In the News

Desal on list of approved SC water projects: Plant construction costs now estimated at $99M, up 40 percent

By SHANNA MCCORD
Santa Cruz Sentinel, 3/8/11

SANTA CRUZ - The Santa Cruz Water Department laid out a list of major construction projects to upgrade and maintain the system over the next three years estimated to cost more than $120 million, including $99 million for a desal plant.

Water officials presented a three-year capital improvement program to the Water Commission on Monday night.

Commissioners unanimously approved the plan. Commissioner Brent Fouse was absent. The recommendations now go to the City Council.

One of the biggest, most expensive projects on the list was a $14 million new tank at the Bay Street Reservoir, which has been under construction for a few years and taken more time to complete than expected.

Other water improvement projects identified were $2 million for constructing a new inland monitoring well, known as the Beltz Well, and $4.3 million for rehabilitating the North Coast system. The North Coast work should begin in May.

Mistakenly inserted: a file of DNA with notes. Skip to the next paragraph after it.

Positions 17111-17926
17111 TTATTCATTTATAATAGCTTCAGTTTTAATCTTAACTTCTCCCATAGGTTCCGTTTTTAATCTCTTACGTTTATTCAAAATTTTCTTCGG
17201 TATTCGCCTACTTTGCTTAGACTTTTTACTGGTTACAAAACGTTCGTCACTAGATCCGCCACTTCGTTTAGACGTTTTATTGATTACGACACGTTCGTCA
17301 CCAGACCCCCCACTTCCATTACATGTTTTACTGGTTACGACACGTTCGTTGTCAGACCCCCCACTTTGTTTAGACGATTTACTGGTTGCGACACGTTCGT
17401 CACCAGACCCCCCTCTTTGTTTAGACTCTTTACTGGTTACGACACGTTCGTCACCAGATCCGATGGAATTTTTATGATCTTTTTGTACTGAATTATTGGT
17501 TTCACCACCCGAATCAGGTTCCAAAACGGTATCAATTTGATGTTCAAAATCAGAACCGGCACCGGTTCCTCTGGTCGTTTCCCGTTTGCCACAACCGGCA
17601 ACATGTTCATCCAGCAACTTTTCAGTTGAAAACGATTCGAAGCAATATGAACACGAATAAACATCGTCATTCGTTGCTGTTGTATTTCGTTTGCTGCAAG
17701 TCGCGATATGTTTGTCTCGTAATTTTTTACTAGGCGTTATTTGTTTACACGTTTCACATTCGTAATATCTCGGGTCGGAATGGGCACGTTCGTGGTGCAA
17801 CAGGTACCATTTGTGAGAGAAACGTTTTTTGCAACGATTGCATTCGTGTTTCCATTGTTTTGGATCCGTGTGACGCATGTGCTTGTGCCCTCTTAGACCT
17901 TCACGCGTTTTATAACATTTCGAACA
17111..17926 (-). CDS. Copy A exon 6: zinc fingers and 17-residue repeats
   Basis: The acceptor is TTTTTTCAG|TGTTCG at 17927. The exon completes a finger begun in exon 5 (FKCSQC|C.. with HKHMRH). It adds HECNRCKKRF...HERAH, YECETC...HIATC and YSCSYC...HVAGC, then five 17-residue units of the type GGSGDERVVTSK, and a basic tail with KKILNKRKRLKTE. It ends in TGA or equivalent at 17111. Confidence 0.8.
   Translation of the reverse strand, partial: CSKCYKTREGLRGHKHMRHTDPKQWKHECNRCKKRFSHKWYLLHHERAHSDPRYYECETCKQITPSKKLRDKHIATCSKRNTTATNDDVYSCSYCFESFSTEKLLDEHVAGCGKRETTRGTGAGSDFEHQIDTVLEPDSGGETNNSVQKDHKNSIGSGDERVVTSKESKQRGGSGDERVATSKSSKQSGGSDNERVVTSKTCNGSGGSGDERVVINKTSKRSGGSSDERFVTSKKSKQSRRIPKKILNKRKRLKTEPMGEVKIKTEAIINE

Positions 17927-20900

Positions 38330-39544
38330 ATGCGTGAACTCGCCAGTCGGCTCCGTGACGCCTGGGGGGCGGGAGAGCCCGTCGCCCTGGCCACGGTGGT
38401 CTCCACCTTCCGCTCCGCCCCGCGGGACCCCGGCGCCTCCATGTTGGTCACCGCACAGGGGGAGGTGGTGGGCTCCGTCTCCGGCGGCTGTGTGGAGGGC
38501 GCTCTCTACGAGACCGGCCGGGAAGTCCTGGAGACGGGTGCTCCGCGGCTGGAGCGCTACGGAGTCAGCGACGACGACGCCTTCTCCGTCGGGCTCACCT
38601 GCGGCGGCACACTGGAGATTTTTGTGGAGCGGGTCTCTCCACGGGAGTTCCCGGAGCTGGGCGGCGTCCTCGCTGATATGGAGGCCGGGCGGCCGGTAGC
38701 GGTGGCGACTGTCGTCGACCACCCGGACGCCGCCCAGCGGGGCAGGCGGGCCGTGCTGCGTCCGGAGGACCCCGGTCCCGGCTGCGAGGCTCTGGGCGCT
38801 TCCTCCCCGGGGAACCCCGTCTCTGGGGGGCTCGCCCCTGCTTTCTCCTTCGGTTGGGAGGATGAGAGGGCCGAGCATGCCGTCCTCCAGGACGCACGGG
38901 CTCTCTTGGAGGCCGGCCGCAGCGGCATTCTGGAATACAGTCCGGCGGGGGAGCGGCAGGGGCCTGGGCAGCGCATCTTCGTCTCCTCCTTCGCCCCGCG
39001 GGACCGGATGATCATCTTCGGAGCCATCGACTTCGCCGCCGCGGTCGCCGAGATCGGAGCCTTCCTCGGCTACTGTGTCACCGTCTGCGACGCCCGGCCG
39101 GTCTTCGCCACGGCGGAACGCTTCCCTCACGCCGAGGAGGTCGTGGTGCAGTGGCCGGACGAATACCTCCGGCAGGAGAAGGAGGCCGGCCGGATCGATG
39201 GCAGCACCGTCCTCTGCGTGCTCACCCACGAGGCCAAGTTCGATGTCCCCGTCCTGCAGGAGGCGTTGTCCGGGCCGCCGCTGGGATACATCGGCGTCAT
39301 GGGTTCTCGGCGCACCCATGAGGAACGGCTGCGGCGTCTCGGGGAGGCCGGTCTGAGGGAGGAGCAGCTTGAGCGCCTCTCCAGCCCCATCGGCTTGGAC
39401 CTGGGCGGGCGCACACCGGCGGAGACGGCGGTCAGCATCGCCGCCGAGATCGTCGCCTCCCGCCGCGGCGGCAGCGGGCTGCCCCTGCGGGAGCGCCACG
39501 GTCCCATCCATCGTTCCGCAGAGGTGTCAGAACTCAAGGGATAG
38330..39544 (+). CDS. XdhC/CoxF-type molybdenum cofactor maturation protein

The project commanding the most time and money is the planned desalination plant, estimated now to cost nearly $99 million for design, engineering and construction, about 40 percent more than estimated when the city began discussing transforming seawater eight years ago.

The high cost of desalination sparked concern from a couple of residents in the audience.

"I didn't dream it would be that much," said Rick Longinotti, a vocal desal critic. "I wonder why it's gone up so much. This is the first time I've seen an estimation of what it will cost for the construction of a desalination plant."

Linette Almond, deputy water director, explained the spike in price, saying the additional costs include purchasing land and building infrastructure to deliver water to Soquel Creek Water District - the city's partner in building a desal plant. The two agencies would share the cost.

"The conceptual level was based on 2002 estimates," Almond said. "A lot has changed in construction since that time. The pilot study was just for inside-the-fence plant."

Commissioners asked staff several questions to clarify how much has been spent on specific projects and when they will be completed.

"Some of this is just completely unintelligible to me," Commissioner Andy Schiffrin said. "Nothing adds up. It's hard to understand what's going on."

The Santa Cruz Water Department supplies water for 90,000 customers from Davenport to Capitola.

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